From Japanese bonds to US corporate debt, and from biotechs to
oil and gold, here's a roundup of several key charts and what
they're indicating about today's markets.
- WTI oil is pulling back about $1. There's a distinct inverse
head-and-shoulders pattern on the daily chart, but for the right
shoulder not to break down, the price must hold $91.80. If that
fails it could get nasty down to $85.89. Upside resistance is
$97.47. Note that $91.80 and $97.47 are the key levels on
traditional charts as well as reflecting TDST Level Up and Level
Down on DeMark daily charts.
- Gold seems to want to retest the April lows; momentum
divergences and DeMark counts should be good tells on whether the
test will be successful or another sharp leg down is in the
offing. In any case, no great risk/reward setup until the $1,350
area in my humble opinion.
- Italian and Spanish bond yields continue to rise while their
CDSs remain flat to lower; I tweeted a few days back when this
divergence first showed up, that this needs to be watched
closely; if rising rates start being divorced from rising credit
risk, the market could be signaling: i) confidence in an economic
recovery; ii) government walking away from fiscal discipline;
iii) bond vigilantes tired of money printing; or iv) a mix of all
of the above. What all these scenarios bring into play is more
pressure on central banks to stop their insane behavior,
something that equity markets - at least initially - may not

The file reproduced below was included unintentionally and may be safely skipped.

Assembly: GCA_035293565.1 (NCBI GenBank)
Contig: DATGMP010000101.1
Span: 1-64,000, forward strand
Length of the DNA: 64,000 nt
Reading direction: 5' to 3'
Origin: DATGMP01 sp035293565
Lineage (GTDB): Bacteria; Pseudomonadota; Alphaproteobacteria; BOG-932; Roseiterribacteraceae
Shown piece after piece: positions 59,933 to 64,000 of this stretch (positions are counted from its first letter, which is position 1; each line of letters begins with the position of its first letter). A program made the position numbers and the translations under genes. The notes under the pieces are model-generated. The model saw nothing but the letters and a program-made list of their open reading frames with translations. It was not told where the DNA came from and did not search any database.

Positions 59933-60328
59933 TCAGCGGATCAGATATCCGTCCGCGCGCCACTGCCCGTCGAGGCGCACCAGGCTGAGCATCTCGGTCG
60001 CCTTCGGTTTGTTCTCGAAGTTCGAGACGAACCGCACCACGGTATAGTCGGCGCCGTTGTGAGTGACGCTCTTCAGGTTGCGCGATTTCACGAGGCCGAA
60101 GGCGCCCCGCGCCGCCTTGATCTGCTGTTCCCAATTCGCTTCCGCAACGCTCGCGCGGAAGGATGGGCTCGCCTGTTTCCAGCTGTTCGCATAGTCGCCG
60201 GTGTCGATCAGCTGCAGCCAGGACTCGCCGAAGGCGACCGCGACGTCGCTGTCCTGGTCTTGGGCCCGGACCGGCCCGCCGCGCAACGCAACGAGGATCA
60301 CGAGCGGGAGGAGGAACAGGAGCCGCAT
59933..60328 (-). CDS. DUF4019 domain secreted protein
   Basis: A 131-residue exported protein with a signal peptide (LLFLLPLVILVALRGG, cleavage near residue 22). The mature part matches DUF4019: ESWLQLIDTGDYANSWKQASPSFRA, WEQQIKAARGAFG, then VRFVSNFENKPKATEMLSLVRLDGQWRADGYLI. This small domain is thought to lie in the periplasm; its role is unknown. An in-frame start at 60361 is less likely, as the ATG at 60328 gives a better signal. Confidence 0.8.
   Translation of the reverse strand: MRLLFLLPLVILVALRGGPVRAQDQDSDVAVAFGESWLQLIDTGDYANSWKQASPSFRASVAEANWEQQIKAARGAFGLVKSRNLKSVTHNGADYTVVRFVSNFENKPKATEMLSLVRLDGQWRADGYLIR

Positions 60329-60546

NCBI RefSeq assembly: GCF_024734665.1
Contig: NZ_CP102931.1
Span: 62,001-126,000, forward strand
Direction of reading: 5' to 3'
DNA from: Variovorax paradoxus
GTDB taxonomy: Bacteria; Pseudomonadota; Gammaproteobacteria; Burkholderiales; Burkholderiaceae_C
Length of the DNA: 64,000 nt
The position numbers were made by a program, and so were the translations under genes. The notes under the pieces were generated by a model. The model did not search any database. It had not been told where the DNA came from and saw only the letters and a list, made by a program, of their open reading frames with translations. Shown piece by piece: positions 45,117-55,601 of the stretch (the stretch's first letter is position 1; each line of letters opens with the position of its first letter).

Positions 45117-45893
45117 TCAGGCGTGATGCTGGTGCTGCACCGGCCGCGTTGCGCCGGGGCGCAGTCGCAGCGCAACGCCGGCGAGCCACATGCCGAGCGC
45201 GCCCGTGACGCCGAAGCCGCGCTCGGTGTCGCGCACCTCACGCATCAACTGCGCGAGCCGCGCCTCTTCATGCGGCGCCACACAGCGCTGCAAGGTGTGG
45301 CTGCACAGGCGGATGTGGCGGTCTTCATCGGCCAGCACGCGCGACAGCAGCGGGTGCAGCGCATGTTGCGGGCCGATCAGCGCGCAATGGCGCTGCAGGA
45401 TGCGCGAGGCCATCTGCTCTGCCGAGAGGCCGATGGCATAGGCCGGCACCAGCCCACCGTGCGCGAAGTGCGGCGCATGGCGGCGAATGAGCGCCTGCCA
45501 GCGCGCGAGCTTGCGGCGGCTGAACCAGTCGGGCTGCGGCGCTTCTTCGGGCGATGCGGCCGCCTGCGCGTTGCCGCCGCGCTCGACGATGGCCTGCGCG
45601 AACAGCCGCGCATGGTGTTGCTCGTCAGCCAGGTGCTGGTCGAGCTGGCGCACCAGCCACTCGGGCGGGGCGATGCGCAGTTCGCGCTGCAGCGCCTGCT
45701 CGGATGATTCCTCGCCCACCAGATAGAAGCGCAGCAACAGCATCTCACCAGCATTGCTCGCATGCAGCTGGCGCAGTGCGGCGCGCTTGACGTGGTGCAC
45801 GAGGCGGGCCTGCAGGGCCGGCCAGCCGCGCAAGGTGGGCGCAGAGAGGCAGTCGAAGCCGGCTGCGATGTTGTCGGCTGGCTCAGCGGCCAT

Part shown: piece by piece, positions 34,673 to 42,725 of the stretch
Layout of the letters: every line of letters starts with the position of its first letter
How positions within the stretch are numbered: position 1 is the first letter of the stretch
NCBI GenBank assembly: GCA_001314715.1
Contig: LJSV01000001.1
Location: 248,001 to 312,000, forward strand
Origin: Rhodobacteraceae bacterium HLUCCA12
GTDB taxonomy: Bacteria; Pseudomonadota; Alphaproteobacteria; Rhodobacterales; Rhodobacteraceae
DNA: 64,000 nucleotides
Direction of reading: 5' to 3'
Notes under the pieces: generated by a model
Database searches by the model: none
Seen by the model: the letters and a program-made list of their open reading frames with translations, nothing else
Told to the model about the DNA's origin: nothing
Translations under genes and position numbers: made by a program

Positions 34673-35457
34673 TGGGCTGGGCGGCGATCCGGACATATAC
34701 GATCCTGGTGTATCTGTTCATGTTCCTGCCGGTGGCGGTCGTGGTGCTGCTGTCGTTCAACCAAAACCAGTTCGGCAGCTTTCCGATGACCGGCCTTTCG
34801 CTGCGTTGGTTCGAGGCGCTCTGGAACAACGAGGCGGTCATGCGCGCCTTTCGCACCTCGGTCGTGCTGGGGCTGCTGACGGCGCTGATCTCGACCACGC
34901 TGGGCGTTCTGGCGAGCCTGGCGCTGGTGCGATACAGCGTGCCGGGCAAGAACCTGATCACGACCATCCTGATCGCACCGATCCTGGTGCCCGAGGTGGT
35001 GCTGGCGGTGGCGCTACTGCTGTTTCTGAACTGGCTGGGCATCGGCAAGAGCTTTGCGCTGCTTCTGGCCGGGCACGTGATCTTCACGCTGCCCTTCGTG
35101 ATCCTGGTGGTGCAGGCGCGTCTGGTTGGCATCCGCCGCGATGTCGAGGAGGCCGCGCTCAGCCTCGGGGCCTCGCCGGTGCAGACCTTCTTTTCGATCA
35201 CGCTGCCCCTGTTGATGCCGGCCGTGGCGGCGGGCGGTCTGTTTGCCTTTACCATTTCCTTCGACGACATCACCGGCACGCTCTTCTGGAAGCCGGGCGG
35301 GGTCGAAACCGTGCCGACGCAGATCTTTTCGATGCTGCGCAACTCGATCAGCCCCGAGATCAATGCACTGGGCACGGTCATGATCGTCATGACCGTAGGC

- The swings in the yen and Japanese government bonds have been
"flash crash"-like in speed and size; it would be "awkward" to
say the least if the BOJ had to put a bid under the yen/bonds to
calm things down, considering that it has set out to structurally
weaken the yen. Messing with currencies is like messing with
nature: It makes you feel like a genius until you lose control of
your Frankenstein monster. Once that happens, in a world of
fiat-/confidence-based currencies, confidence can evaporate very
quickly, and it becomes very difficult (or impossible) to put the
monster back in the cage.
- Wheelbarrows of corporate bonds continue to come to market
daily. Just on Monday and Tuesday the tally is more than $26
billion across a slew of issuers; deals are regularly upsized and
prices go off lower than initial indications. After dropping
below 5%, average yields on junk paper are back in 520bps area,
although about half of the increase is attributable to increase
in Treasury yields. After a multi-week slide, CDSs of large US
financials are flattening out near multi-month lows. The 2-year
swaps appear to have settled in the 14bps range.
- Once again, yesterday's close on the
iShares Nasdaq Biotech Fund
) was outside the upper Bollinger band; I've been harping on how
overextended the IBB has gotten for the last $20, but the longer
it grows to the sky the more those $20 will likely be made up
even faster on the way down.
The views and opinions expressed herein are the views and opinions of the author and do not necessarily reflect those of The NASDAQ OMX Group, Inc.